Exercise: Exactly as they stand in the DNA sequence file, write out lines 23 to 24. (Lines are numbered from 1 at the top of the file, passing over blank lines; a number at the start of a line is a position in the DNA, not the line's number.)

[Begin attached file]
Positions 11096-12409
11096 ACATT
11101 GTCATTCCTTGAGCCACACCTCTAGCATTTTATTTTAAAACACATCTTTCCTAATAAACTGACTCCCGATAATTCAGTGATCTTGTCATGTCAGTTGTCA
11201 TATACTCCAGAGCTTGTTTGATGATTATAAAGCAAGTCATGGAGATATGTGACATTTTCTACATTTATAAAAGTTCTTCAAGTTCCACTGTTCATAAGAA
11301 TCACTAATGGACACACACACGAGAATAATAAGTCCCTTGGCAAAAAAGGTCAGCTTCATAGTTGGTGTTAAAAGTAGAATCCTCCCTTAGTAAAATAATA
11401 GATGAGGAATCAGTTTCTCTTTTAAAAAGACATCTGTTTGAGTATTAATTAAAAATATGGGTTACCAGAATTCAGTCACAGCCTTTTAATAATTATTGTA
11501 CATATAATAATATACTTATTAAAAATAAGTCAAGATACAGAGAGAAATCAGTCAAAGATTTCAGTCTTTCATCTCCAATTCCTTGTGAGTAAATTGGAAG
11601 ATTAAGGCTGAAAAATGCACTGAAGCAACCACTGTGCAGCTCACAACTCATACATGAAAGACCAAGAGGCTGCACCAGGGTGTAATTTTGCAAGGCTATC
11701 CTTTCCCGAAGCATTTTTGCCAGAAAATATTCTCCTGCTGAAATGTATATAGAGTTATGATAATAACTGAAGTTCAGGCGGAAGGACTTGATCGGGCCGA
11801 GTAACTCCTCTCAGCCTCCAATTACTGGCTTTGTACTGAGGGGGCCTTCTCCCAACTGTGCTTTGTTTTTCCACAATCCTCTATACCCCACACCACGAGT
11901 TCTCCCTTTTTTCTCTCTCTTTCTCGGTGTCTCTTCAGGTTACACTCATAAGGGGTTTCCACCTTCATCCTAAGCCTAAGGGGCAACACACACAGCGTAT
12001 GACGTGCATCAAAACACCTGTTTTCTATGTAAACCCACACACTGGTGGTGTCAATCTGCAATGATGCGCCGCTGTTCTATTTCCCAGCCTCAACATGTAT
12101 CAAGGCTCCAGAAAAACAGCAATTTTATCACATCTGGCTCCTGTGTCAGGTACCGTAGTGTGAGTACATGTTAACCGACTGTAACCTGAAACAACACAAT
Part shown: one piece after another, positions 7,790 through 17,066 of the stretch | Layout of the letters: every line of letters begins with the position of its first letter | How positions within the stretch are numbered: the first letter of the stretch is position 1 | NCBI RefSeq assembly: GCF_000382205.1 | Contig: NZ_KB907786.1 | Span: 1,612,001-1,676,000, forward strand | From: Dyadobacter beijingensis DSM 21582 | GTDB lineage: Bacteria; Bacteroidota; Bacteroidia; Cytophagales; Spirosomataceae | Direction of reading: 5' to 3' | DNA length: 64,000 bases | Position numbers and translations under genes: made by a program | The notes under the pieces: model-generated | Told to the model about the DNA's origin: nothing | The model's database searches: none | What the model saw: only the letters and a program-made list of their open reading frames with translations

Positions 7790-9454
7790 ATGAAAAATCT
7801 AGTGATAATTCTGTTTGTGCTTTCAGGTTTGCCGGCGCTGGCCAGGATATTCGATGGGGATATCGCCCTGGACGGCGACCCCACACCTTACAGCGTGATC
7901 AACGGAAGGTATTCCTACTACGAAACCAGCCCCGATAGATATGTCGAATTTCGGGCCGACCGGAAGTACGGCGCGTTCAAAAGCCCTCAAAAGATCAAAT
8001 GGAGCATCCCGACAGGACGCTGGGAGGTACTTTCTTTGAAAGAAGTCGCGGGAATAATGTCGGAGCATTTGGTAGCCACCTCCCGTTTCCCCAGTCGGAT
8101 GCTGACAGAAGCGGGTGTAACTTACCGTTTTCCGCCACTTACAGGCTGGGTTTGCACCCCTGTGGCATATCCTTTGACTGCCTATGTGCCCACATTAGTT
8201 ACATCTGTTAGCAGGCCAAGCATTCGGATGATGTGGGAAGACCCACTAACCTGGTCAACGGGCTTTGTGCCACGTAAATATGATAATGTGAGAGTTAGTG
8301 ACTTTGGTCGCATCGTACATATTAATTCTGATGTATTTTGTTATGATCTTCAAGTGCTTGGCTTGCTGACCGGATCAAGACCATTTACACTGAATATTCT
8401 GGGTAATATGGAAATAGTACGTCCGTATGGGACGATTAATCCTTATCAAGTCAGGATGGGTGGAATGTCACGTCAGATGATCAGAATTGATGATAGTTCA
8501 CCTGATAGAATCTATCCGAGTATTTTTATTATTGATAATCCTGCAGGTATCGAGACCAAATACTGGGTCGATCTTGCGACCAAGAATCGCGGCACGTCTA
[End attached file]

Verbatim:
8401 GGGTAATATGGAAATAGTACGTCCGTATGGGACGATTAATCCTTATCAAGTCAGGATGGGTGGAATGTCACGTCAGATGATCAGAATTGATGATAGTTCA
8501 CCTGATAGAATCTATCCGAGTATTTTTATTATTGATAATCCTGCAGGTATCGAGACCAAATACTGGGTCGATCTTGCGACCAAGAATCGCGGCACGTCTA